Rogge Looking Forward to Nanjing 2014

(ATR) Former IOC president Jacques Rogge tells Around the Rings that the future of the Youth Olympic Games is bright. 

(ATR) Former IOC president Jacques Rogge tells Around the Rings that the future of the Youth Olympic Games is bright as he prepares to attend the Nanjing YOG next month.

About the inaugural edition of the YOG in 2010, Rogge said: "Singapore was a great success because the Youth Games were embraced by the international federations, the athletes, and the IOC itself."

Asked what he hoped for in Nanjing, Rogge succinctly replied, "To further consolidate the success of Singapore."

Rogge created and implemented the Youth Olympic Games concept and oversaw the inaugural editions of the Summer YOG in Singapore (2010) and the Winter YOG in Innsbruck (2012). He will attend Nanjing 2014, staying for the duration of the Games, August 16-28.

Regarding the Nanjing Games, in which approximately 3,500 youth athletes between the ages of 15 to 18 will participate, while representing 204 NOCs, Rogge said, "There will be new innovative sports. Demonstration sports will be added to the program, so I think that is going to be a very interesting part."

"I really see kind of a consolidation of the success of Singapore," said the 72-year-old former IOC leader, who completed his 12-year tenure in September.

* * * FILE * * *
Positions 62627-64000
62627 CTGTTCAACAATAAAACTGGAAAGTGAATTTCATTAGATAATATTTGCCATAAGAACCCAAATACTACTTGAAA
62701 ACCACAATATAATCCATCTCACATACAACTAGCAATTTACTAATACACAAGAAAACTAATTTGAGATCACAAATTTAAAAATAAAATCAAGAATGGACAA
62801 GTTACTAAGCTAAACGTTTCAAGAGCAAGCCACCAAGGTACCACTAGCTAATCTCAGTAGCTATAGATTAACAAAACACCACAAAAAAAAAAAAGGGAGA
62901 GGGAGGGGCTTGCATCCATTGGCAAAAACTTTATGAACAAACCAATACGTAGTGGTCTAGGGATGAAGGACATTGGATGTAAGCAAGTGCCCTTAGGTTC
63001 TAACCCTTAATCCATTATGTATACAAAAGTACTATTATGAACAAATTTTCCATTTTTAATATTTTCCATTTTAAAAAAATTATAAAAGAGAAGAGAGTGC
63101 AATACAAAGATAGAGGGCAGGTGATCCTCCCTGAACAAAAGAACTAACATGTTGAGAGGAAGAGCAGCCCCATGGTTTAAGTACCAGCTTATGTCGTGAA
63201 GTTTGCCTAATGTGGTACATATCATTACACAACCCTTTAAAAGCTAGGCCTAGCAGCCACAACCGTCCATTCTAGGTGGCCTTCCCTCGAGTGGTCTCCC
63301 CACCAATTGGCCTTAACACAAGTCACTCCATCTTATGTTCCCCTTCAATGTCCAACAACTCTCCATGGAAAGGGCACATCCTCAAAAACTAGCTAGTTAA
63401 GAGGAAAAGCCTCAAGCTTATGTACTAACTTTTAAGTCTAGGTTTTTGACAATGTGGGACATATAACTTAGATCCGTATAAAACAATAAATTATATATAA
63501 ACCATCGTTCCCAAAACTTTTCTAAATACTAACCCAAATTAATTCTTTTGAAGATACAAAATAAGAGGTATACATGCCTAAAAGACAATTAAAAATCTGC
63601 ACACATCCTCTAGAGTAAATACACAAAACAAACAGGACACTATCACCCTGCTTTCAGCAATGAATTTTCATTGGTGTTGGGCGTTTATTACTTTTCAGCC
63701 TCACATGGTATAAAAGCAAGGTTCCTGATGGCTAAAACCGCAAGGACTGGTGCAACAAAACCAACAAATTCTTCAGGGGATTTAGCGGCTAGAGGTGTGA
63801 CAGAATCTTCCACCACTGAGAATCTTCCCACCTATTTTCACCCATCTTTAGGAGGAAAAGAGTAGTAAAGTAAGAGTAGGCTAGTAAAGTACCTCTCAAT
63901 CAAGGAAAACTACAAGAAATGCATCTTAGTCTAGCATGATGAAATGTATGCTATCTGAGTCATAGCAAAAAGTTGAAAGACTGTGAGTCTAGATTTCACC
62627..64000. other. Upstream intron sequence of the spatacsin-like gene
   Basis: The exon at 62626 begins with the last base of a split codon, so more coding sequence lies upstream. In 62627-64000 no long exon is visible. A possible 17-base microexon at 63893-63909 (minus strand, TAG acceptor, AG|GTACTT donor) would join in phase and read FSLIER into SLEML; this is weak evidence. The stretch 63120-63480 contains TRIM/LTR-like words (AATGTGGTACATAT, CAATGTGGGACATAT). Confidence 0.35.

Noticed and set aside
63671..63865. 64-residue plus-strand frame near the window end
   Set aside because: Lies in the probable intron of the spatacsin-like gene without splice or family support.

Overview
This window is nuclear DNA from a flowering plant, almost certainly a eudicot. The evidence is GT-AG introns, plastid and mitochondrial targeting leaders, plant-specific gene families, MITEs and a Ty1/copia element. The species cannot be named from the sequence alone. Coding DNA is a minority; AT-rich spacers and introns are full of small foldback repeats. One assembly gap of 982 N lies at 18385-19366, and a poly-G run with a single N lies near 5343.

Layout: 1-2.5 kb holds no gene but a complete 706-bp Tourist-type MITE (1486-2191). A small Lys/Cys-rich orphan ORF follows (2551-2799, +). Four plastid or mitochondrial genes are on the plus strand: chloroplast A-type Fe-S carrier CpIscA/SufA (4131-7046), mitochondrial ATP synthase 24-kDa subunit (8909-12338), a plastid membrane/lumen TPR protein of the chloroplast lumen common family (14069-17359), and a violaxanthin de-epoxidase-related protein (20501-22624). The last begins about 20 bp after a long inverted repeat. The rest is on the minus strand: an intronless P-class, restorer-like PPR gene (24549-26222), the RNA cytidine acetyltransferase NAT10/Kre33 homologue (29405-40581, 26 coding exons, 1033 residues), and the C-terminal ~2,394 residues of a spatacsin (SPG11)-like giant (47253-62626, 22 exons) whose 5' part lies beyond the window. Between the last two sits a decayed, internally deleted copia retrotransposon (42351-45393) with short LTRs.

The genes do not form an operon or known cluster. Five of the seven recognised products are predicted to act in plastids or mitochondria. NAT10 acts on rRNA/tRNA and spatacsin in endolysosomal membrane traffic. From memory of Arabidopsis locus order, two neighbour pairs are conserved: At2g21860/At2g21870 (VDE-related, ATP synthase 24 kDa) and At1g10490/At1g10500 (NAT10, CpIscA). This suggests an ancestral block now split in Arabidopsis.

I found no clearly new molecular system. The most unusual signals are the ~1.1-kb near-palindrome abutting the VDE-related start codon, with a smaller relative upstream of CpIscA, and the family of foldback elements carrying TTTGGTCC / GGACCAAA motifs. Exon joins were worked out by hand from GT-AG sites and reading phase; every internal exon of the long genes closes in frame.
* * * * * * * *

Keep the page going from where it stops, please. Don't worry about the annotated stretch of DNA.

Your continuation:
In Nanjing, several new sports and formats will once again be seen for the first time at the Youth Olympic Games. During the final IOC inspection visit in early April, the 8 x 100m Yangshan Road urban athletics venue was finalized, and during the Games, spectators will witness two new sports on the Olympic program - golf and rugby sevens - ahead of their debuts at Rio 2016.

"I think it is going to be a good test, especially with the young athletes that we are going to have," Rogge said. "This is the generation that is going to compete in golf in the traditional Games."

Rogge suggested that one of the assets of the YOG is that hosting the Games is attractive to smaller cities that might not have the capability or desire to stage the traditional Olympic Games.

"Already in winter sports, we see a very good example that the candidature of Lausanne and Brasov [Romania] are a good sign that we are going to cities that would not normally organize the Olympic Games," Rogge said referring to the candidate cities for the 2020 Winter YOG, both of which submitted bids last November.

In Nanjing – which was awarded the Games in February 2010 at the 122nd IOC session in Vancouver – the complete Olympic program of 28 sports will be carried out, taking place at 27 competition venues.

As in Singapore and Innsbruck, the Culture and Education Program (CEP) will be a key component, offering an array of activities designed to teach the young athletes life skills, provide growth in their sporting careers and achieve healthy lifestyles. The multi-faceted program aims to inspire young people to become part of the Olympic movement and embrace the Olympic spirit.

Teenaged competitors at the Games will be mentored by 104 Youth Ambassadors, including recent U.S. Open golf champion Michelle Wie, 2010 YOG medalist and Olympic 200-meter swimming champion Chad de Clos, and the most decorated Olympian in history, Michael Phelps.

"Of course, I’m looking forward to it," Rogge said about the third edition of the Games, thirteen days which will continue to burnish his legacy. "I think it’s going to be a great success."

Written by Brian Pinelli in Lausanne

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